helsinki

In Conversation With: Linda Vuorenvirta

Linda Vuorenvirta is an illustrator and the fourth creative featured in our miniseries

`They Call It Creativity´

We wanted to get to know her a bit better and asked her some tricky questions.


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MP. Who are you, what do you do, what turns you on?

Linda. I’m an illustrator from Helsinki, Finland. I love to design and draw characters and bring them to life in any way that I can. Mostly that means through illustration, animation, and occasional costumes. I’m turned on by amazing narratives and believable world-building that I can totally lose myself in.


MP. Why do you do what you do? 

Linda. Because if I didn’t, I’d have this big ball of ideas in my head that could never come out. I’d probably explode.


MP. If you knew you were going to die in 2 months, how would you spend your remaining days? 

Linda. With my parents and the rest of my family. I hope I could also go skydiving, visit Tokyo, Toronto, and the French Riviera, and eat my weight in desserts. That might be a bit of a stretch though - the first bit is the most important.


MP. What is the toughest problem you have faced and how did you solve that problem?

Linda. The toughest problem that I’ve faced in my life has got to be my ongoing battle with mental health. I haven’t exactly solved that problem, but I’ve gotten help along the way from both medical professionals and people like my parents, who have always been an indispensable pillar of support.


MP. How do you deal with stress?

Linda. Decompress by talking to a loved one, and probably have a glass of wine.


MP. How would you answer, with one sentence, what is creativity? 

Linda. Being free to come up with ideas and solve problems without restrictions.

Because if I didn’t, I’d have this big ball of ideas in my head that could never come out. I’d probably explode.
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MP. Who was influenced you the most?

Linda. I’ve had a few really wonderful and influential professors in college (undergrad and grad). In undergrad college at the Art Institute of Boston, my animation professors who taught drawing and production were really helpful. In grad school here in Helsinki (Aalto University ARTS), the head professor of the program I was in was great.


MP. Describe a day from hell. 

Linda. Wake up and realise that I have to leave my safe home to go to an office for eight hours. Do the grunt work for boring projects led by a pretentious art director. Get harassed on public transit by a creepy man who doesn’t realise that I definitely don’t want to talk. Have a super disappointing dinner, lose my work to a Photoshop crash, and have trouble falling asleep. Have several panic attacks throughout the day.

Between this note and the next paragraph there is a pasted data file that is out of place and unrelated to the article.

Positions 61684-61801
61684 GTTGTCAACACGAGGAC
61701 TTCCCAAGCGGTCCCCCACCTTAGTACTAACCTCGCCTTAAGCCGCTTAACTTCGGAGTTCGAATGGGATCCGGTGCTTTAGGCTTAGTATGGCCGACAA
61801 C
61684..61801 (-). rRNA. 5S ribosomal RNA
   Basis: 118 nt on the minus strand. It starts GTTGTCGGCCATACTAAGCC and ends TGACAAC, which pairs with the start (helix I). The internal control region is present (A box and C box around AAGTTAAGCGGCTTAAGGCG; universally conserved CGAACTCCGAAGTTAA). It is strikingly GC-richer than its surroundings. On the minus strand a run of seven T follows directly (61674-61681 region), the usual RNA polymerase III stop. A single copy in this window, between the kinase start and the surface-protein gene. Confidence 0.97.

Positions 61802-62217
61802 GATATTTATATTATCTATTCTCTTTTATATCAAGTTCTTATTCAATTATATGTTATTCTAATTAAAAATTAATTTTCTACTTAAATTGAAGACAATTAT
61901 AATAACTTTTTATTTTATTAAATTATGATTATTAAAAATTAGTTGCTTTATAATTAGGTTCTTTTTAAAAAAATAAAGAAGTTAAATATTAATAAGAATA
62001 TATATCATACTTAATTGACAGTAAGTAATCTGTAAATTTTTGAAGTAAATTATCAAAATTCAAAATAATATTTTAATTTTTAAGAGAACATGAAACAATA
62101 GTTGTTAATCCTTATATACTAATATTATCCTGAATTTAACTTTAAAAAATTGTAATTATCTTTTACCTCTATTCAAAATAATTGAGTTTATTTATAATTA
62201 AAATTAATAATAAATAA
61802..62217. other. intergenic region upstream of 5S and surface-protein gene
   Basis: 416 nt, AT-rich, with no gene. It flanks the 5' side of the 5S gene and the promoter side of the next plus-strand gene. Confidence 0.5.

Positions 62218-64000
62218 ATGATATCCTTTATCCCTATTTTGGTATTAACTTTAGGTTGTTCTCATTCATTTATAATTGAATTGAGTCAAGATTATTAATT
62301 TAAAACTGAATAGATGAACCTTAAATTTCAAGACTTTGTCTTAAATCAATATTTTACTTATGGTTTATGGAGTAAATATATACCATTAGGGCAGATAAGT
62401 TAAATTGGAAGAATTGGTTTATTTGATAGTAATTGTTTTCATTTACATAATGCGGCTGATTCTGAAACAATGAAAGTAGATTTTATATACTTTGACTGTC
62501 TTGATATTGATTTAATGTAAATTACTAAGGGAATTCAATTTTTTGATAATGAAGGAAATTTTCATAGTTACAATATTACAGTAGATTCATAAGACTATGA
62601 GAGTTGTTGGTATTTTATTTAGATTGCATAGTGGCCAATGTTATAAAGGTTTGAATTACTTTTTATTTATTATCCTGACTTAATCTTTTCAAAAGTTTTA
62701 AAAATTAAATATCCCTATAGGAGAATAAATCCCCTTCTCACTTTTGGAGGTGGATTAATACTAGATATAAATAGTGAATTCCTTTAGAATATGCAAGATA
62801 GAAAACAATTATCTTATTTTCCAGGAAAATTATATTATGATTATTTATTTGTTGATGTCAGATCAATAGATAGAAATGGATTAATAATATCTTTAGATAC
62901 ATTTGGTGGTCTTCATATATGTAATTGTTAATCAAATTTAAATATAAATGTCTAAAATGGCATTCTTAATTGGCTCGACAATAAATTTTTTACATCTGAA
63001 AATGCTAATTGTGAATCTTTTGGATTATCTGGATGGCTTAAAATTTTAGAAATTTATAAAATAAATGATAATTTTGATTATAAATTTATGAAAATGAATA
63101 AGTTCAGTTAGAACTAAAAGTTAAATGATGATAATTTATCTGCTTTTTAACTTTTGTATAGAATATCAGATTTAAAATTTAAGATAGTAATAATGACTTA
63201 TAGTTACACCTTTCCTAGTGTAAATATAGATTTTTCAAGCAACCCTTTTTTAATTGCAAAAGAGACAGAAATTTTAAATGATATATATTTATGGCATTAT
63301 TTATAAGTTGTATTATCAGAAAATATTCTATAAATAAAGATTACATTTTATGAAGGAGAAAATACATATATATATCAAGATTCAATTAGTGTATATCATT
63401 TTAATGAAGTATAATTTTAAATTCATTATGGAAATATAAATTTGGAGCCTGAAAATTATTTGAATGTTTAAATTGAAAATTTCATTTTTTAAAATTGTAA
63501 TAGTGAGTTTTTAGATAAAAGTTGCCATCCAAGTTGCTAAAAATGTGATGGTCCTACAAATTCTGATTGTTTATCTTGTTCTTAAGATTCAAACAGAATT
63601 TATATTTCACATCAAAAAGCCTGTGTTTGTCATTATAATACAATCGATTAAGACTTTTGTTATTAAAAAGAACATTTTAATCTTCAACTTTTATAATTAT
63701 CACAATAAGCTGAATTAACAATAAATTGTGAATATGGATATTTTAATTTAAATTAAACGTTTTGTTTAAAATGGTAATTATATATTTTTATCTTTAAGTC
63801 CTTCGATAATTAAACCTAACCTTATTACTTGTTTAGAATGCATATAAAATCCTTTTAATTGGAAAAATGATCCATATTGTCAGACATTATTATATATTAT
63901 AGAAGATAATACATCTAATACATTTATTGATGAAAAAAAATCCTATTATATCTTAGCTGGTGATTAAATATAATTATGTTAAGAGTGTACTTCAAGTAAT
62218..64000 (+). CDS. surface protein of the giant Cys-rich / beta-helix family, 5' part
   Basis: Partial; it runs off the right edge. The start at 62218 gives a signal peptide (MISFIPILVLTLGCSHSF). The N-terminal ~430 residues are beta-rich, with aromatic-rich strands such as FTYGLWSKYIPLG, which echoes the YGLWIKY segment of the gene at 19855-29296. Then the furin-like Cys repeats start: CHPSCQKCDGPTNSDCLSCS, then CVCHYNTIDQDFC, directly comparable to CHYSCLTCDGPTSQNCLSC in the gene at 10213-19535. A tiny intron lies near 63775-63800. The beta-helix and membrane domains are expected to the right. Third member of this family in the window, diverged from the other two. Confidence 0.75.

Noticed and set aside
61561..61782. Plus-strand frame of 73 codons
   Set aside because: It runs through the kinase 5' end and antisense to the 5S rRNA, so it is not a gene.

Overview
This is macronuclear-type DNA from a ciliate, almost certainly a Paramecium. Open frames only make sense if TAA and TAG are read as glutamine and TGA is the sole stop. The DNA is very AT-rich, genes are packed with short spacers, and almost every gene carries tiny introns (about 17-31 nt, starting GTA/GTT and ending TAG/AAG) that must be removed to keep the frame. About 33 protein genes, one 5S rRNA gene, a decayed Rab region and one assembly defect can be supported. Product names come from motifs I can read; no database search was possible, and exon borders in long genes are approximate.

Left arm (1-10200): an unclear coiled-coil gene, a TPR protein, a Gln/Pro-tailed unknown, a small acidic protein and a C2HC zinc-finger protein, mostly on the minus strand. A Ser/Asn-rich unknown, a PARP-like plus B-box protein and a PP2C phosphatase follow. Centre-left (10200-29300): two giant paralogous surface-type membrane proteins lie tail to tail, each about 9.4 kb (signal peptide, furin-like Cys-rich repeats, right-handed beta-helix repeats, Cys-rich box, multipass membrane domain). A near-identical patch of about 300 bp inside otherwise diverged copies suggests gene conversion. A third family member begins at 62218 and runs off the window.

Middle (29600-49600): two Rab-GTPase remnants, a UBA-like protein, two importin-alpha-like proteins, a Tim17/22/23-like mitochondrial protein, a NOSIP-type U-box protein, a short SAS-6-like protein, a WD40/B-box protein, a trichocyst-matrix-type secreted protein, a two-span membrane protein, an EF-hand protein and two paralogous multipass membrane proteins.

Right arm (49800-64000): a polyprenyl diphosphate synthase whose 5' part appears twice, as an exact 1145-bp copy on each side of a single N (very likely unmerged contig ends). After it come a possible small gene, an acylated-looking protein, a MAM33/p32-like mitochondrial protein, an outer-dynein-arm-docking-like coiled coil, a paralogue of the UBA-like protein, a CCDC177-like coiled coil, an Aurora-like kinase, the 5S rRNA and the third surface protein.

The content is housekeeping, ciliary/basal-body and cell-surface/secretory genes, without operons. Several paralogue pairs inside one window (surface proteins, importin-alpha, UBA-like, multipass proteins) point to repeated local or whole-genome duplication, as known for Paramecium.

People sometimes think that people doing creative work aren’t really working.


MP. Where do ideas come from? 

Linda. Anywhere in the universe. If you pick up on something with any of your senses and it stays with you, it can turn into an idea.


MP. Tell me a myth about creative people and tell me why it is a myth? 

Linda. People sometimes think that people doing creative work aren’t really working. I’ve seen comments like “You’re drawing all day, that’s fun for you isn’t it? That’s not real work.” Yes, I love drawing, but if I’m working on a commission for someone, it’s a professional transaction. I’m not just hanging out, lounging in bed, and doodling idly. Creatives of all types love what we do and we get joy out of it, but it’s just as legitimate as being a builder, a stockbroker, a customer service representative, or anything else.


MP. Would you rather: 

A) Be in a small cabin with two friends on a remote island listening to the blistering storm and falling trees outside, and not knowing if you were safe there. 

B) Be on a huge stage with a group of strangers, in front of thousands of people, covered in glitter, feathers and the biggest wig you can imagine. 

C) Alone in a infinitely big forest that has no sound, except the sounds you make.   

Linda. Probably A. Although C is also nowhere near as frightening as B, which I definitely wouldn’t want. 

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